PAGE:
The true holder of the Note was insured by AIG so they are covered. AIG and the banks were bailed out by taxpayers. So, unless the American tax payer can produce a “blue-ink” original Note, no one has standing to foreclose.The process of figuring out whether an insurance company should be able to collect from somebody else after the insurance company pays a claim is called “subrogation.” When the word subrogation appears in a legal pleading, well, let’s just say it tends to complicate the case a little bit. It seems to me this gives the average borrower something to talk about when explaining to a judge why he or she wants to see the original note. I have not seen a case where a borrower could show that the holder of the note had been bailed out by AIG or the taxpayers, but it must have happened. In fact, I would say it seems to have happened a lot.
Representations and warranties. Judge Long mentioned several times that he was shocked to discover the security offering documents represented to investors that the mortgages had been validly assigned, when in fact the mortgages had not been validly assigned. There is a lot of law here, but Judge Long’s discussion is pretty clear on most points so I won’t try to rehash it. This certainly gives us something to think about when we are wondering why the Fed and the Treasury and all the other wholly-owned subsidiaries of Goldman Sachs are so motivated to overpay for mortgage securities. If the government ends up buying all the bonds at some large fraction of face value, then the government is probably the only party that can sue the securitizers for making misrepresentations like this.
MERS. This case also demonstrates that recorded title documents can get plenty screwed up without any help from a third party like MERS. As Tanta explained, banks have been using third-party custodians to hold original documents for a long time, and the proper assignments didn’t always get made in a timely fashion. In fact, Judge Long seemed to suggest in two footnotes that the banks would have had an easier time in this case if they had used MERS.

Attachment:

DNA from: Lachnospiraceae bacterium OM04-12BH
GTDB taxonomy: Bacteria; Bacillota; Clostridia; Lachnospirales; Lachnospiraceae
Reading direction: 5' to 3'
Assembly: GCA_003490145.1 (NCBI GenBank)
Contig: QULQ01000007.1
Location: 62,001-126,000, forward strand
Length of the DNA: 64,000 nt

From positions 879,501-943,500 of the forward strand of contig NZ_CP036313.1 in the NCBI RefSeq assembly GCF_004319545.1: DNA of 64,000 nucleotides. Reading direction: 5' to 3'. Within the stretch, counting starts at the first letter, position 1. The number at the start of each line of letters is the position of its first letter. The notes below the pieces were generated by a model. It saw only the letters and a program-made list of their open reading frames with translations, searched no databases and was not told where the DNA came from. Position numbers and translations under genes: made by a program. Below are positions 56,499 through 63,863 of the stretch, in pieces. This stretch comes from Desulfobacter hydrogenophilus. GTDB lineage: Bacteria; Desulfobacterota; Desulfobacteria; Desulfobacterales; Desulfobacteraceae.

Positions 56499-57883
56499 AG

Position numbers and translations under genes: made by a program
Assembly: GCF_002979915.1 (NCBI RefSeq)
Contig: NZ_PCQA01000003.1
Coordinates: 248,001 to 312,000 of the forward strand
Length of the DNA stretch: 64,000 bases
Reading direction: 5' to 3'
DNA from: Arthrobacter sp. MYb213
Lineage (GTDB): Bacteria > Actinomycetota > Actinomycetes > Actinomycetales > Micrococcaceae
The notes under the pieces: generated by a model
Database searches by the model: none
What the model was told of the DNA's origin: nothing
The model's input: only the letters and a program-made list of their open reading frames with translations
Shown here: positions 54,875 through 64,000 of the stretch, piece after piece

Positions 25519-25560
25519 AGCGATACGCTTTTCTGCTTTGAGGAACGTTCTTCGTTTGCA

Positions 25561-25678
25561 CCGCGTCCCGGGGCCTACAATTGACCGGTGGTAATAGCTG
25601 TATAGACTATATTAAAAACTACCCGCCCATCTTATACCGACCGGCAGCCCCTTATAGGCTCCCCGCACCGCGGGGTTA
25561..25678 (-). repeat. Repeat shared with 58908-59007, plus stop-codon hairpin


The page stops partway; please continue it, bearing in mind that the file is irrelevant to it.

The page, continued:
Title Insurance. The Ibanez banks brought these cases because they couldn’t get title insurance. For anyone who wants to avoid complications like this, title insurance is the key. Title insurance doesn’t guarantee that you’ll never have any problems – like any insurance company, sometimes title insurers will deny claims and leave you hanging. But for the most part it is the title insurer’s job to figure out if there are problems with your title, and then provide insurance to cover your legal expenses and your losses if any problems come up. The way you get title insurance is different in different states, but the policies are generally standardized in something called “ALTA” format. ALTA stands for “American Land Title Association.”
If you want to buy a house from a bank and the title insurance company thinks the foreclosure sale was no good, the title company most likely won’t insure the title at all. You should not buy a property that a title company won’t insure unless you can afford a good lawyer and are looking for adventure.
It is also possible that the title company will insure the title subject to “Exceptions.” When you get a title policy commitment before the sale, Schedule A will show your proposed coverage, Schedule B will show the Exceptions, and there will also be a list of “Requirements” that need to be completed before the title company will actually issue the policy. Requirements that aren’t completed before closing will generally migrate over to the Exceptions page.
It is very important to understand the Exceptions in you title policy. Sometimes, after careful consideration, you can decide to disregard the Exceptions. For example, my title policy has an Exception for water rights. I live in the city and have city water, so I am not going to spend a lot of time worrying about whether I have a right to drill a well. Maybe I will regret my decision in the Hard Times ahead, but basic plumbing is not one of the technologies I expect to disappear in the Hard Times, so I’m willing to take my chances. The title company also made an Exception for the racial covenants that were placed on my neighborhood in the 1920s. The U.S. Supreme Court has decided those are clearly not enforceable, and the title company doesn’t want to pay for anyone to try to relitigate either side of that question.
If a title company were trying to offer you a policy without covering a bad foreclosure, the exception might look something like this:
Any loss, claim or damage by virtue of the failure of the public records to disclose an assignment of interest from the instrument recorded in Book 107 of Deeds, page 49 to the instrument recorded in Book 109 of Deeds, page 377.This is hard to understand out of context because it is basically a big nominal phrase without a real subject or a verb or an object. The subject and the verb and the object are “We will not provide coverage for __________.” If there are any Exceptions in your title policy that you don’t completely understand, you should probably consult a lawyer.
There is plenty more to talk about, but this is already almost as long as the MERS post, so I’ll stop here. Ibanez appeared several times in the comments this week, but CR was the first person I heard about it from so no hat tips, except to Tanta for having all this figured out a few years ago.
CR Note: This is a guest post from albrt.